This technique can be seen as a scalar integer perturbation of the transmitted signal that reduces its power and allows cancelation of the interference when the modulo operator is applied at the receiver. Using modulo operation makes it possible to reduce the transmit power by reducing the symbols into the boundary region of the M - QAM constellation. The modulo operation can be modeled by adding integer multiples of 2 M to the real and imaginary parts of the original signal before the linear filtering:
x ̃ = G L - 1 ( s + p ) ,
(20)
where matrix L is a J × J lower triangular matrix obtained through an LQ-decomposition of the channel matrix H ̃ , that is, H ̃ = L Q . Matrix G = diag [l11, ..., l JJ ] is a diagonal matrix which contains the elements of the diagonal of L. Vector p is the perturbation vector, with components p j 2 M ( p R + j p I ) , p R , p I . The transmitted signal can be expressed as:
x = β Q H L - 1 ( s + p ) ,
(21)
where Q is a J × B N t unitary matrix obtained in the previous LQ-decomposition. Constant β, as in the ZF case, is used to assure a certain sum-power constraint E [ x 2 ] = P and its value is now determined by:
β = M - 1 M P / σ s 2 j = 1 J ( 1 / l j j 2 ) .
(22)
The first factor compensates the slight power increase of x ̃ with regard to s. Signal x ̃ is uniformly distributed over the boundary region of a M - QAM modulated signal [44]. However, this power increase is not very significative for high order modulation. The signal received by the users can be expressed as:
y = H x + n = ( H ̃ - E ) x + n = = β ( s  +  p ) - β E Q H G - 1 x ̃ + n .
(23)
Disregarding the perturbation vector p since it is removed at the receiver with the modulo-operation, and considering that H ̃ = Q H L - 1 , it is straightforward to show that the autocorrelation matrix of the interference-plus-noise term has the same expression as in Equation (17), that is, R i + n = ( P σ e 2 + σ n 2 ) I . Therefore, the SINR of each user and the sum-rate of the cluster can be expressed respectively as:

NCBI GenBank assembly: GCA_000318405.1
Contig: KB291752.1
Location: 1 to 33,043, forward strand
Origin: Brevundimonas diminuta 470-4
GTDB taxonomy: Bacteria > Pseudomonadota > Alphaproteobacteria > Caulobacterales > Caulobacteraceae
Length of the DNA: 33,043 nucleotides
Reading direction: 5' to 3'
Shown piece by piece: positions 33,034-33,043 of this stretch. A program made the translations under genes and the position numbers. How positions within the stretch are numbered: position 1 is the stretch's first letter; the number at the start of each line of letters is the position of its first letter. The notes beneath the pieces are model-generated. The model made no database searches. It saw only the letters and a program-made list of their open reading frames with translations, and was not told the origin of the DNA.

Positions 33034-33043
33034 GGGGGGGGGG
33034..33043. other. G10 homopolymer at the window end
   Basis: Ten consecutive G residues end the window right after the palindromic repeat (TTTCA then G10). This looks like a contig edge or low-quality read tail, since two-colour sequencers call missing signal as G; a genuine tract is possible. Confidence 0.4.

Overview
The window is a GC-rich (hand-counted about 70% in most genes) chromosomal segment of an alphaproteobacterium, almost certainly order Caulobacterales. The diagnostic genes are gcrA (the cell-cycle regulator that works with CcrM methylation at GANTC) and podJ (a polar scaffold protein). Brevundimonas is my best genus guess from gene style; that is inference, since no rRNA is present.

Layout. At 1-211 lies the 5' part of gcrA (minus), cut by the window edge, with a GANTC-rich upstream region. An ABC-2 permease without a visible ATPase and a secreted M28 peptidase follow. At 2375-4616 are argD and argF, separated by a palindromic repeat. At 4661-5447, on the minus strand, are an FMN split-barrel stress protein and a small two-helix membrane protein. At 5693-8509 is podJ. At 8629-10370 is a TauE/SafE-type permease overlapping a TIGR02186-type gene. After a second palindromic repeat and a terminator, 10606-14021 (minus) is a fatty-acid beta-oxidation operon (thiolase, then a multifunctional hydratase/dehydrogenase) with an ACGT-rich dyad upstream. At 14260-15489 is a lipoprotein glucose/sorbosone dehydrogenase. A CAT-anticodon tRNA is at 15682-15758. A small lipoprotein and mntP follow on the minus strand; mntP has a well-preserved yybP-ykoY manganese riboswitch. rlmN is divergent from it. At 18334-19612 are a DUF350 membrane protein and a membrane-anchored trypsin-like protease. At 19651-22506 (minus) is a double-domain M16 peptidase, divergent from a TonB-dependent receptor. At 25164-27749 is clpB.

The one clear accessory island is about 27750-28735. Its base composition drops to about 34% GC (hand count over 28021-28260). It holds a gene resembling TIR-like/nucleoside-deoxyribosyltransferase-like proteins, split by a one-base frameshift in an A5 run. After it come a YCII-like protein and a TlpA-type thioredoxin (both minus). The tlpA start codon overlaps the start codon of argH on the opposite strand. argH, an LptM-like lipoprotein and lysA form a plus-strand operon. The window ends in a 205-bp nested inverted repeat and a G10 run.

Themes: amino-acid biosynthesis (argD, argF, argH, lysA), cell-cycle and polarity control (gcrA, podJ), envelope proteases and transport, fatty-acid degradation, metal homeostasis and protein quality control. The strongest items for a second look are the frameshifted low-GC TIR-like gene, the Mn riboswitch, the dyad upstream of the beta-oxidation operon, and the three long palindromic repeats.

SIN R THP = β 2 σ s 2 P σ e 2 + σ n 2 = ( M - 1 ) / M ( σ e 2 + σ n 2 / P ) j = 1 J ( 1 / l j j 2 ) ,
(24)
R THP = J log 2 1 + ( M - 1 ) / M ( σ e 2 + σ n 2 / P ) j = 1 J ( 1 / l j j 2 ) .
(25)

4.3. Lattice-reduction Tomlinson-Harashima precoding

The THP technique can also be performed after a lattice-reduction of the channel matrix [6]. In this case, the Lenstra-Lenstra-Lovász (LLL) reduction algorithm [45] is employed to obtain the lattice-reduced channel matrix, W, and the transformation matrix, T:
H ̃ = T W ,
(26)

where matrix T is a J × J unimodular matrix with integer elements and W is a matrix with the same dimensions but better orthogonality properties than the original channel matrix H ̃ . Since the traditional LLL algorithm originally worked with a real lattice basis, most authors use the real-valued equivalent matrix of the complex-valued channel matrix. However, this approach doubles the channel matrix dimension and can be avoided by using a complex version of the LLL algorithm [46].